‘When it comes to family humor, everything is relative’
If that title up there involving a “composite organism that arises from algae or cyanobacteria living among filaments of multiple fungi in a symbiotic relationship” tickled your funny bone, then maybe you are a long-lost Whitmore cousin. Puns featuring obscure scientific terms tend to run in The Dude’s family.
In addition to the lichen pun, which is recited every single time a patch of it is crunched underfoot on a hiking trail, there’s the one featuring euonymus. You’ll be out riding in the car some fine fall day when The Dude, spotting this fiery red bush alongside the road, intones in a sing-song voice “I wanna miss, they wanna miss…you wanna miss”. His Dad did the same thing. Cracked him up every time.
And then there’s ‘homunculus’ and ‘animalcule’, meaning, respectively, a teensy human and a teensy animal. Personally, I find both these words simply hilarious. Go on; try saying either one out loud (!) The Dude and his Fam would use these terms and I just thought they were being funny. Like, he would call our smallish cat Wombat an ‘animalcule’, and I would bark with laughter. ‘”Animalcule!’ I would shriek. “You guys are just too funny! ” Then I found out that both are actual words used by actual people in non-funny situations.
You can understand my thinking they were just being funny because I come from a family where wordplay — including, yes, puns — is much savored and appreciated.
For example, we’d be in our car on a fine fall day, and, instead of remarking on the foliage, my mom (usually it was mom) would go “what’s that in the road…a head?” Or she’d say, apropos of nothing, “‘I say’, said the blind man, as he picked up his hammer and saw.” And we used madeup words, like ‘gription’. Which is very useful indeed when describing the qualities of, say, a sneaker. “These shoes have great ‘gription’“.
Another great madeup word if ever there was one was ‘HooHah’. A ‘Henry HooHah’ now describes a gathering of any critical mass of Henrys. But it got its start several years ago when Youngest Younger Brother Doug got us all together at a former boys’ camp in Maine, where we swam and fished, sailed and canoed, ate vats of chili, drank copious amounts of wine, watched movies on a sheet hung up outside by a campfire. And where we indeed ‘hooed’ and ‘hawed’. A lot.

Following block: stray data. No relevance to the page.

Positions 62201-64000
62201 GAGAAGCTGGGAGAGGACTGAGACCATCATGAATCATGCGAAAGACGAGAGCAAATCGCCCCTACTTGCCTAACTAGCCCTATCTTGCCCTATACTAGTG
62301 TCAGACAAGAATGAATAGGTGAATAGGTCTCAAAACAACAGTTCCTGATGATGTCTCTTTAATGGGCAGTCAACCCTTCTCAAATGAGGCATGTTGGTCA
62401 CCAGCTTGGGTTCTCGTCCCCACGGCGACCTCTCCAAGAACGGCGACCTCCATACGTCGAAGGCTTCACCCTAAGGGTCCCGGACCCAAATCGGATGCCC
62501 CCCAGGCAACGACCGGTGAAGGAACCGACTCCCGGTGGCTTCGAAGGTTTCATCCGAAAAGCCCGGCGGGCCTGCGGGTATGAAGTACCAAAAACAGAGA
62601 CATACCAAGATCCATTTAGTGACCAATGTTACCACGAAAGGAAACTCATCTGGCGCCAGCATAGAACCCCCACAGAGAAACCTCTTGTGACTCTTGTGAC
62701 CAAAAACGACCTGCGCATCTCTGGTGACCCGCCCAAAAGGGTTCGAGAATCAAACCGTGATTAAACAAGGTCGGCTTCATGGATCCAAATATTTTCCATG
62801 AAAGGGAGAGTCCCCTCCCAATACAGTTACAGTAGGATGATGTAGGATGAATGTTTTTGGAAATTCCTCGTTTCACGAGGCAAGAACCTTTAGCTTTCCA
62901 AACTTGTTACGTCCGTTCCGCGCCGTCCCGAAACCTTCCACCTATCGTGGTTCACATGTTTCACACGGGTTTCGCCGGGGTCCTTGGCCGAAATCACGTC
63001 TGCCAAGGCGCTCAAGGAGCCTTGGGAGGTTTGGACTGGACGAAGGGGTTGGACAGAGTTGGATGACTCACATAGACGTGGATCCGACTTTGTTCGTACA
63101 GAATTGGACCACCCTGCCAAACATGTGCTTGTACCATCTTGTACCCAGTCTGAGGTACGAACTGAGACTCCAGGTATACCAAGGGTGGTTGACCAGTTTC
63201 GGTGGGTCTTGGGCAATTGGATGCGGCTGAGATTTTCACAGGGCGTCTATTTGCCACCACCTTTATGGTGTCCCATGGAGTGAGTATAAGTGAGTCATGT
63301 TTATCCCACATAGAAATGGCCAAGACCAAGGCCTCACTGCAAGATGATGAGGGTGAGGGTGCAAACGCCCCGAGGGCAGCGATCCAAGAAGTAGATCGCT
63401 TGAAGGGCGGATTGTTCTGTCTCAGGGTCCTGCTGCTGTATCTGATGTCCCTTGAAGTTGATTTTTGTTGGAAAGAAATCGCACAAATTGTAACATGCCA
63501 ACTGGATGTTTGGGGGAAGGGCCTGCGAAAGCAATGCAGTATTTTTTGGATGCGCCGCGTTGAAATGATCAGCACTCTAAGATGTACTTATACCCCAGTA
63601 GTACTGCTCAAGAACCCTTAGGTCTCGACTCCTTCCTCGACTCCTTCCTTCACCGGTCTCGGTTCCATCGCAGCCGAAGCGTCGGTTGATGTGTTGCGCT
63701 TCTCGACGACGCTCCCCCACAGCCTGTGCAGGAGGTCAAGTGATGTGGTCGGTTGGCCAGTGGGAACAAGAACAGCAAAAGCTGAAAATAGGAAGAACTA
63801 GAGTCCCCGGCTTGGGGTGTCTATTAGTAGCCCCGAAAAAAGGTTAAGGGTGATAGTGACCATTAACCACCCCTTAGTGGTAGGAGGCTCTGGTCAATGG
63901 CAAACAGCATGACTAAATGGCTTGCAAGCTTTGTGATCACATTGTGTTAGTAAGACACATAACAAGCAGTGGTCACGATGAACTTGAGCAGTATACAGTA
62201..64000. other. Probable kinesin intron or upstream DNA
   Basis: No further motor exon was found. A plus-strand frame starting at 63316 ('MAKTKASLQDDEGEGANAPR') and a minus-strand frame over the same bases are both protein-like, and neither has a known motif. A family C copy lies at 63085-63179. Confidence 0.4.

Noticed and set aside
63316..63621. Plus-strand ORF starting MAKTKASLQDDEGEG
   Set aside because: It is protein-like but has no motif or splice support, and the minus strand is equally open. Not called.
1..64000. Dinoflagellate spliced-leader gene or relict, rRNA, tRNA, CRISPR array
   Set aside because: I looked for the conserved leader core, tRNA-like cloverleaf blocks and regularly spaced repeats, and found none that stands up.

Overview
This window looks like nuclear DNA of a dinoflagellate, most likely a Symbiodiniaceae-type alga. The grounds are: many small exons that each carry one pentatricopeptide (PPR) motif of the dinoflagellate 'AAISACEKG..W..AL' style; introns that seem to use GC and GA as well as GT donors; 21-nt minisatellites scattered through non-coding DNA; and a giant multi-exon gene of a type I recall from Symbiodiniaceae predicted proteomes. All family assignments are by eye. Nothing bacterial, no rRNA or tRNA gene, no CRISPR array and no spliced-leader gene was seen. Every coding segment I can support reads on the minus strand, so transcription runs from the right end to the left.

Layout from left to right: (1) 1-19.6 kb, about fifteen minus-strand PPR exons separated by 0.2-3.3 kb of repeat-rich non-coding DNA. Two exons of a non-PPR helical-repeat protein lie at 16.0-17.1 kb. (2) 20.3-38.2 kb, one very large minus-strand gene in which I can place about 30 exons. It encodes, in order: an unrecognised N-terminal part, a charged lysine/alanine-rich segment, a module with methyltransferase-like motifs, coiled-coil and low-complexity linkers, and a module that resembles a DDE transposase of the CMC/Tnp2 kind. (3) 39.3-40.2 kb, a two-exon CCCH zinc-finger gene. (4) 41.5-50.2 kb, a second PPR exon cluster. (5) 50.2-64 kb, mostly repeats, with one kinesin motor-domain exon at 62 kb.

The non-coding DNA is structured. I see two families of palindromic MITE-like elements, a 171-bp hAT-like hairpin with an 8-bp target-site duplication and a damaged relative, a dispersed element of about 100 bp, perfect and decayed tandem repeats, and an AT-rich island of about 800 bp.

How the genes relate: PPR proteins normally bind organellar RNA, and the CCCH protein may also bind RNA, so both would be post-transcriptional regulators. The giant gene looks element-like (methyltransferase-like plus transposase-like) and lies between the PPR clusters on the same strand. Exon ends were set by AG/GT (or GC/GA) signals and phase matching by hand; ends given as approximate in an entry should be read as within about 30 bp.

Even today, if you go up to one of my brothers or my only sister or my mom, even, and whisper ‘HooHah’, he or she will crack up. Just hearing the word will do that.
Sometimes we didn’t even need words to crack each other up. My Dad and my brothers were experts at making funny faces. They even gave them names. Like, there was the Sun Face (which is that squinty face that happens when a photographer makes his subject look directly into the sun), and the Sure Yeah Face (which is that skeptical face you make when responding “Sure. Yeah” to a remark like “You voted for Donald Trump, right?”)
And then there’s the Sick Face. This one describes that face you make when you respond “I’m not sick” when you desperately want to play outside but you actually don’t feel all that well. Eventually, Sick Face came to stand for any face made in befuddled awkwardness. “Oh yes, I love that purple pompom hat you knitted me, Gramma”, for example.
Well, it’s getting late and this post is getting looong, so I’m going to wrap things up. But first I’d like to leave you with one last ‘face’, demonstrated by the newest generation of Whitmores. Now, I’m not sure if their parents are into it, but I sure as heck know the elder branches on the Whitmore Family Tree weren’t known for making funny faces, at least not intentionally. But these girls are adorably rubbery-faced, as you can see.
Aha. This Uncle Ken, whom I did in fact meet — once, at the wedding of these little girls’ parents — is not only a pilot for Jet Blue airlines, he’s from the other (i.e., non-Whitmore) side of their family. He doesn’t have any Henry genes, at least as far as I know, but he certainly knows how to inspire a funny face. Keep ’em coming, girls!
New York City. March 2017